The Back Door and the Front Door

I remember my granddad saying he could never live in a place with only one door to go out—he meant an apartment. I used to quote that a lot, and then one day we moved from a house in the suburbs of Paris to an apartment in the city. I was thinking about this last night.

We have a front door and a back door, and at one time, before we lived here, there was also a side door on the wall to the right of the front door, for the maid, I suppose. It’s a little strange, because the back door, which gives on a ‘porch’ outside the kitchen, has yet another door into a service stairwell that no one uses any more. The porch, I guess, was where you left your mops and brooms and wet rags and bucket, but now it is half filled with plants and half of the other half has a chair from Ikea to sit on, while you wait for something to boil, if the weather is warm, and spy on the people down in the street.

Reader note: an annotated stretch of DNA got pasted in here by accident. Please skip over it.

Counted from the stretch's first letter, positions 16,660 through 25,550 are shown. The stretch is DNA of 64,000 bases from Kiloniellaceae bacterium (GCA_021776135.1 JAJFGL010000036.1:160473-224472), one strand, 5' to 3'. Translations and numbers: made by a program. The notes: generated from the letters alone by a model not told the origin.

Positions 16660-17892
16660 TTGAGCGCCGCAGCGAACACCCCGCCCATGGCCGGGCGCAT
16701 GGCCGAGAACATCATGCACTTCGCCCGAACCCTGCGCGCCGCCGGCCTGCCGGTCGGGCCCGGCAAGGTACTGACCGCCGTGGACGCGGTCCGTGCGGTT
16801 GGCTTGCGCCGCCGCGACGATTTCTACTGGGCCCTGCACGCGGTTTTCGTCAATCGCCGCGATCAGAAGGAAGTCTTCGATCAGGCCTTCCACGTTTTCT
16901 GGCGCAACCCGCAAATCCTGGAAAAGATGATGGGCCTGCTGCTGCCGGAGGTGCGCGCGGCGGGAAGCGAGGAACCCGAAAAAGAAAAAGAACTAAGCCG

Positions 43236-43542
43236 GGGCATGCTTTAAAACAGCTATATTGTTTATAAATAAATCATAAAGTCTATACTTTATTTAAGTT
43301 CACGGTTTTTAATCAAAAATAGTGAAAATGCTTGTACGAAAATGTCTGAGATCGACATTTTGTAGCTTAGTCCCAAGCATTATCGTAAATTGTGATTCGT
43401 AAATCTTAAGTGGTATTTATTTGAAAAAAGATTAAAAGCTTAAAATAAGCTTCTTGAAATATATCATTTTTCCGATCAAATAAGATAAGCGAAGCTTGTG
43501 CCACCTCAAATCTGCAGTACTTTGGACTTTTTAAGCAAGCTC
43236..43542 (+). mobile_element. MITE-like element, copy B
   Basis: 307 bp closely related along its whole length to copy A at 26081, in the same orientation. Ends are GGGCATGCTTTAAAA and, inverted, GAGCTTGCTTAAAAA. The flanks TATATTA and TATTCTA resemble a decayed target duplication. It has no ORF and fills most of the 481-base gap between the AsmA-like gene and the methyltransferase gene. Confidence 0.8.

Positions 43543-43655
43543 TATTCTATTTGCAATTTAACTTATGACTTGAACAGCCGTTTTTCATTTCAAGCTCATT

The side door was eliminated—when?—there’s no trace it ever existed at our level, though one of the other apartments still has it. The front door is routinely locked, but the back door is often open and the last thing I do before bed is peek out—someone with a wheely bag on their way to the Metro or the hotel, there’s a guy sleeping in the door to a shop—traffic noise one block over—then I close and lock my back door and go to bed. My neighbours must be out of town this week—school holidays—all their lights are already off.

Same thing on the other side—no one home this weekend, though the parents were there during the week—were the children in the country with their grandparents? This is what upper middle class parents who both work tend to do over school holidays. But the young family on the back have all apparently left town.